Hatha Yoga Tip
MAYURASANA – Peacock –
While in this pose the body resembles a peacock with its feathers spread out behind. Mayurasana is a balancing posture. Start in a kneeling position, then move your knees apart. Place your arms between your legs, bringing your elbows in close together and into your abdomen. Next, lay your hands flat on the floor, with your wrists together and your fingers pointing back toward your feet. Starting Pose: sit on your heels with your knees wide apart.
Keep your hands directly under your abdomen. Lean forward, lifting your hips. Put your forehead on the ground. Keep the abdomen contracted and pressed tightly against the elbows. Elbows remain close together. Feet together. Breathe. Next, stretch one leg and then the other straight out behind you. Tuck the toes under. Your weight should now be resting on your hands, toes and forehead. Touching the Ground: at this point you are resting your weight on your hands, toes, and forehead. Stay here for beginner level …or go a step further…
Raise your head, and consciously shift your weight forward to find a balance point. Lift your toes. If you perform the movements slowly, you will raise your legs without effort. Hold for 10 seconds. With practice, you will be able to hold the pose for up 30 seconds. Parallel Body: In the final position, your body is held straight and parallel to the floor.
To come out of the posture, lower the feet then knees and sit up. Shake the wrists. Relax after in child’s pose.
Activates prana to circulate from the solar plexus throughout the whole body.
Strengthens the muscles of the legs, arms, back, abdomen, shoulders and neck.
Tones the lungs
Tones the abdominal organs
Helps overcome constipation
Gives whole body a powerful tonic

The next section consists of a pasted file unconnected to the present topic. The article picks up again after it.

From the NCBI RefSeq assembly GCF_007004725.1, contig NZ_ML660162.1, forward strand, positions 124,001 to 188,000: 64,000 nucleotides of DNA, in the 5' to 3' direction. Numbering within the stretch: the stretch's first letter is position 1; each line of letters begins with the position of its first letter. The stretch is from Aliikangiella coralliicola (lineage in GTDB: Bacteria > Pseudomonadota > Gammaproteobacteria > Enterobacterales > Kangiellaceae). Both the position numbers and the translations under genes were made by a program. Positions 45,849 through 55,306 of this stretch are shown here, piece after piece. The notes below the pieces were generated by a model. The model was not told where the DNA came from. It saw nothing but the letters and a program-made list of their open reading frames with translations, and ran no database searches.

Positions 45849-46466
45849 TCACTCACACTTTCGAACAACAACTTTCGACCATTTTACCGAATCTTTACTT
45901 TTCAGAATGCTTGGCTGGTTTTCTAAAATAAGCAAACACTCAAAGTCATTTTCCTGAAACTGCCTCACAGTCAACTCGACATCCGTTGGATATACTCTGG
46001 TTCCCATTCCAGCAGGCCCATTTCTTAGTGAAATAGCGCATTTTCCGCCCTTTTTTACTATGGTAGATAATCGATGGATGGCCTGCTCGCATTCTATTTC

Overcome sluggishness as well as hyperactivity
This yoga asana is an edited contribution for the Sivananda Gurugram partly sourced and edited from the Sivananda Publication: “Yoga: Your Home Practice Companion” – Sivananda Yoga Vedanta Centre – 2010.
Keep your mind focused on your goal of Self Realization. – Sri Swami Sivananda
Adapt yourself to your surroundings and environments. You will enjoy peace and strength. – Sri Swami Sivananda
TYAGA – renunciation; giving up with generosity what one could probably have kept
There are three kinds of Tyāga – Sattvika, Rajasika and Tamasika. Whereas acts of sacrifice, charity and penance, the purifiers of wise men, must be performed without attachment and hope of award.
Renunciation of physical objects is no renunciation at all. The real Tyaga (renunciation) consists in the renunciation of egoism (Ahankara). If you can renounce this Ahankara, you have renounced everything else in the world. If the subtle Ahankara is given up, Dehadhyasa (identification with the body) automatically goes away.
Hope and anticipation are the opposite of Vairagya and Tyaga. They fatten the mind. To be perfectly hopeless is a very high state for a philosopher. It is a very bad state for worldlings. They always say with contempt: “He is a hopeless man.” Worldlings and philosophers move towards diametrically opposite poles.
The mind is the all-in-all and its mastery leads to the renunciation of all. Chitta-Tyaga alone constitutes the renunciation of all. True renunciation lies in the abnegation of the mind. It consists in renouncing all desires and egoism and not world-existence. Through such a mental abnegation, you will be able to free yourself from all pain. Then will come immortality in life or enjoyment of the infinite delight of existence free from ego, founded on oneness of all in Brahman.
You must renounce the Tyagabhimana also. The Tyagabhimana is very deep-rooted. You must renounce the idea, “I have renounced everything.”
Everything happens for a reason. Develop faith that you will understand everything and see the bigger picture in due time. – Sri Swami Sivananda